Discovering the joy of volunteering: How a short stint changed my perspective

No matter the duration of a volunteering session, it can still be a valuable experience.

Dini Qistina Binte Ali

You can find me in record stores even though I don’t own a record player.

Published: 16 June 2023, 1:50 PM

When school holidays are around the corner, most would make plans to spend time with friends and family, keep busy with personal hobbies, or simply stay at home to rest. 

However, spending that time on volunteering might not cross the minds of many, myself included. 

While more youths have started volunteering – over 6,000 took part in volunteering opportunities according to the Youth Corp’s Year in Review 2022 – it is still a relatively small amount when you consider the number of youths in Singapore. According to SingStat, there were over 440,000 resident youths in Singapore last year.

As a youth myself, I would occupy my free time by consuming media and working on my creative hobbies rather than doing things beyond my comfort zone, such as volunteering.

But a short volunteering stint as a kitchen volunteer at Willing Hearts changed my mind. 

Admittedly, I was unsure of what to expect when my friend asked me to tag along with her. With no clue what my responsibilities were, I was worried that I might not be able to contribute much.

These preconceived notions, thankfully, were quickly dispelled. 

My task at Willing Hearts was to crack open tuna cans, mould them into patties, then discard the cans into the trash repeatedly. The patties would then be used to make tuna burgers to distribute to the needy. It wasn’t labour intensive and, quite frankly, a mindless task that I hadn’t imagined counts among volunteering.

Other volunteers were either cutting meat and vegetables, or packing the cooked food. 

But my experience taught me that volunteering transcends beyond the physical acts: It is a chance to connect with different people, make a difference no matter how big or small, and learn how to be more compassionate.

I worked alongside older and experienced volunteers who – despite the language barrier – were very patient in guiding me along. Although my task was done behind the scenes – compared to direct contributions such as distributing food to the community – I understood that my role had a purpose.

Apart from connecting with strangers to accomplish a common goal, volunteering allowed me to meet and learn from people I usually wouldn’t get to know. One such person is Auntie Shirley, a 70-year-old woman who has been passionately volunteering at Willing Hearts for six years.

She shared about how her son introduced her to the organisation six years ago and has been volunteering regularly since. Her eyes twinkled while recounting her experience in the Philippines, where she assisted in cooking and distributing food for an entire village.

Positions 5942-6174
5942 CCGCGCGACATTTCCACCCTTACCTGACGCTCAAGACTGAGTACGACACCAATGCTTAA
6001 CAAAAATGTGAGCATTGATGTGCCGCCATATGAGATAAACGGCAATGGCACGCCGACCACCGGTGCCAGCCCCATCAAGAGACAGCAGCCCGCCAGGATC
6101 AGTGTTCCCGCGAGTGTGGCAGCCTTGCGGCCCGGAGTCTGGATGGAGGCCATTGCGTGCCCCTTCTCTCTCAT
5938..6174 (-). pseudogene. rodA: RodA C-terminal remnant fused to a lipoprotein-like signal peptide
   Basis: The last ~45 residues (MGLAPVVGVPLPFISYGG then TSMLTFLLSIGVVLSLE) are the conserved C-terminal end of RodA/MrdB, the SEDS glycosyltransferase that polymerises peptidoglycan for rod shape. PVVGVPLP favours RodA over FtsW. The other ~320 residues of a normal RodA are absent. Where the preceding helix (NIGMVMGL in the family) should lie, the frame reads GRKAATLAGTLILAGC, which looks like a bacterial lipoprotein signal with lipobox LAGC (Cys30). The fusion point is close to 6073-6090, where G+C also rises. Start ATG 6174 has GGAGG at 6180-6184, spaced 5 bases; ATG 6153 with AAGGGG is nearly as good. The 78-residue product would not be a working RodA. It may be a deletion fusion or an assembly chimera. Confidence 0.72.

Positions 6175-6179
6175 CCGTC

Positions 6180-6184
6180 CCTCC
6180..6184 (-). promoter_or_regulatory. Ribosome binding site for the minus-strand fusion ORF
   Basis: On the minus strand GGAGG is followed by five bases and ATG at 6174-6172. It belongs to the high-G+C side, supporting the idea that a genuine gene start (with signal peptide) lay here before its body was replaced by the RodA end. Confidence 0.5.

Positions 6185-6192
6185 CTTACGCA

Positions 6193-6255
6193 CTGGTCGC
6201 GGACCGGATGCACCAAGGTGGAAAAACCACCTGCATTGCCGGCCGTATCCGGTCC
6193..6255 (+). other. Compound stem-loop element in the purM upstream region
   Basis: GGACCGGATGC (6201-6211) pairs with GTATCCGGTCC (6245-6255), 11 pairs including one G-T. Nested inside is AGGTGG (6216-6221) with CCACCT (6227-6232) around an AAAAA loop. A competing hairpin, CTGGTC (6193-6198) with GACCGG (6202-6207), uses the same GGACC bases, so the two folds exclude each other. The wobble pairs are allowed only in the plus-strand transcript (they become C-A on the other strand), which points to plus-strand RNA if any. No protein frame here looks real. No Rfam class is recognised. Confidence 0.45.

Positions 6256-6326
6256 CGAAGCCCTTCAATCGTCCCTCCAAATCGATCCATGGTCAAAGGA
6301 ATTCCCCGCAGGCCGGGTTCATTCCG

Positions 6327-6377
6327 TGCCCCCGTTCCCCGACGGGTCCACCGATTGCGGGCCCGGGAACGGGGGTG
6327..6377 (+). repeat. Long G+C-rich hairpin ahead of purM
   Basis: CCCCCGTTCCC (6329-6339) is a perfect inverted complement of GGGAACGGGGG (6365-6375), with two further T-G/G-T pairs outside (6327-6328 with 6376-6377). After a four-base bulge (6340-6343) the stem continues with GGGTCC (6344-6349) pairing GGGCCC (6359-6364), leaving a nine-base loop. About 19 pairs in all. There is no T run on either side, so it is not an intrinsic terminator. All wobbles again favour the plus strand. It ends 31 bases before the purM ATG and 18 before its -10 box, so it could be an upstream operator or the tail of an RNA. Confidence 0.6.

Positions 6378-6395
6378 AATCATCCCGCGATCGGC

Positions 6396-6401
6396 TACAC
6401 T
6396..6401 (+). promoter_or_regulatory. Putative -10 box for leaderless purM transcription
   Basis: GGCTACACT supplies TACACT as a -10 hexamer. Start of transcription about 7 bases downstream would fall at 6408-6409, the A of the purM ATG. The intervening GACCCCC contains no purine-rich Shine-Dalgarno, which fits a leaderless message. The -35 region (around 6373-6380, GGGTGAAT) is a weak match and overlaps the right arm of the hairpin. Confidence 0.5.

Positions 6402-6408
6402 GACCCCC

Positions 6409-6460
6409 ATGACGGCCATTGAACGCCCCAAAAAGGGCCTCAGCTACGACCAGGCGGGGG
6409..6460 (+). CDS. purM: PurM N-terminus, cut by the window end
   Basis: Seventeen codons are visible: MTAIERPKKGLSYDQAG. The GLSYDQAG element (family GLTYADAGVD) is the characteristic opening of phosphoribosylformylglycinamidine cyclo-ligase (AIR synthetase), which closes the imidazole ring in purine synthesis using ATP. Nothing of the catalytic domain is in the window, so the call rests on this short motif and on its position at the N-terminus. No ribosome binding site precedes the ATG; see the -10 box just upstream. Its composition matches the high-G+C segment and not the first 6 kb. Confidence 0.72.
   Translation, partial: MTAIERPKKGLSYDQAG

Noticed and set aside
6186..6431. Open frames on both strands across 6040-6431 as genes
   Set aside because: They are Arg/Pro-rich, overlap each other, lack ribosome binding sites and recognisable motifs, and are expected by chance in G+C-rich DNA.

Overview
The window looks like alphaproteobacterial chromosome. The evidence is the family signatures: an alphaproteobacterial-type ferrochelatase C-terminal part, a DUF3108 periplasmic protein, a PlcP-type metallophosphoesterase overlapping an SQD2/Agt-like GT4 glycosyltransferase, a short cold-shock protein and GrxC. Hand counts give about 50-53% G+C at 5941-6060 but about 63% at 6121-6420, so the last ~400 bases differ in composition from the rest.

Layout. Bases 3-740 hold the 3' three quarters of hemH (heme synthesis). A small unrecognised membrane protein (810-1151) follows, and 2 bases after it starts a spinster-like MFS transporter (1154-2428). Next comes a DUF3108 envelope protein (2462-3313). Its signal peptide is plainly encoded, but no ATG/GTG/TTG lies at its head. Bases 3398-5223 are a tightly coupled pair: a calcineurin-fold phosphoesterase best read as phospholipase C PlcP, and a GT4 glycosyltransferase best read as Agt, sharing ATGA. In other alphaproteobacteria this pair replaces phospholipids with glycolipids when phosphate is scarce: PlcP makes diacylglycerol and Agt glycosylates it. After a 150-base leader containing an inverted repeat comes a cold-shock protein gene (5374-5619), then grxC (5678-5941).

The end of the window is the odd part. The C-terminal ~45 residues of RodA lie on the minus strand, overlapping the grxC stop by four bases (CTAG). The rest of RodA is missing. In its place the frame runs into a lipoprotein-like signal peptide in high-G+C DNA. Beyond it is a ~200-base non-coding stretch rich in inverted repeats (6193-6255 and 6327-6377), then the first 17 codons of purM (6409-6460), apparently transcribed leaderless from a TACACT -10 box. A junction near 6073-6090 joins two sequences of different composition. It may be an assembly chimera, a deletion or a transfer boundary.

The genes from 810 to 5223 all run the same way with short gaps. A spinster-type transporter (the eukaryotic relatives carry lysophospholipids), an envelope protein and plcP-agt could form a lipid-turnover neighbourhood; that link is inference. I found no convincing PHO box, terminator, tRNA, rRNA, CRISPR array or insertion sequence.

Despite her age, she still took the time to help out a community from another country. Auntie Shirley’s story was a testament to how anyone can volunteer if they have the will and sincerity to do so.

Volunteering is a meaningful act, but some might hesitate to be involved due to the misconception that it is a high-commitment task.

However, there are organisations such as Willing Hearts that welcome volunteers no matter how short their commitment is. Whether two hours or two days, volunteering can be done at any time by anyone regardless of experience. There will also be experienced volunteers around the site to guide and assist newcomers.

I was utterly clueless about my role until Auntie Shirley gave a detailed demonstration of what I had to do, which quickly helped me gain confidence in my duties.

Despite spending only two hours volunteering, I learned valuable lessons for life. The experience made me reconsider the ways in which I spend my free time and how my friends and I could start investing our time into something more meaningful and productive.

Those like myself who are looking to start volunteering can consider setting aside some time for it. There are many volunteering opportunities with various organisations such as Willing Hearts where youths can sign up as kitchen volunteers, and the Singapore Council of Women’s Organisations (SCWO) where volunteers can help with a range of activities from fundraising to graphic design.

More volunteering programmes are available on and the Youth Corps Singapore websites. These include opportunities to befriend seniors and spend time with them, or helping young children to spend their school holidays in meaningful ways. 

So, why not embrace volunteering and unlock a world of fulfilment and personal growth? By dedicating just a small portion of your free time, you can make a tangible impact on the lives of others. Whether it’s cracking open tuna cans, or speaking to a senior, every act of volunteering counts.

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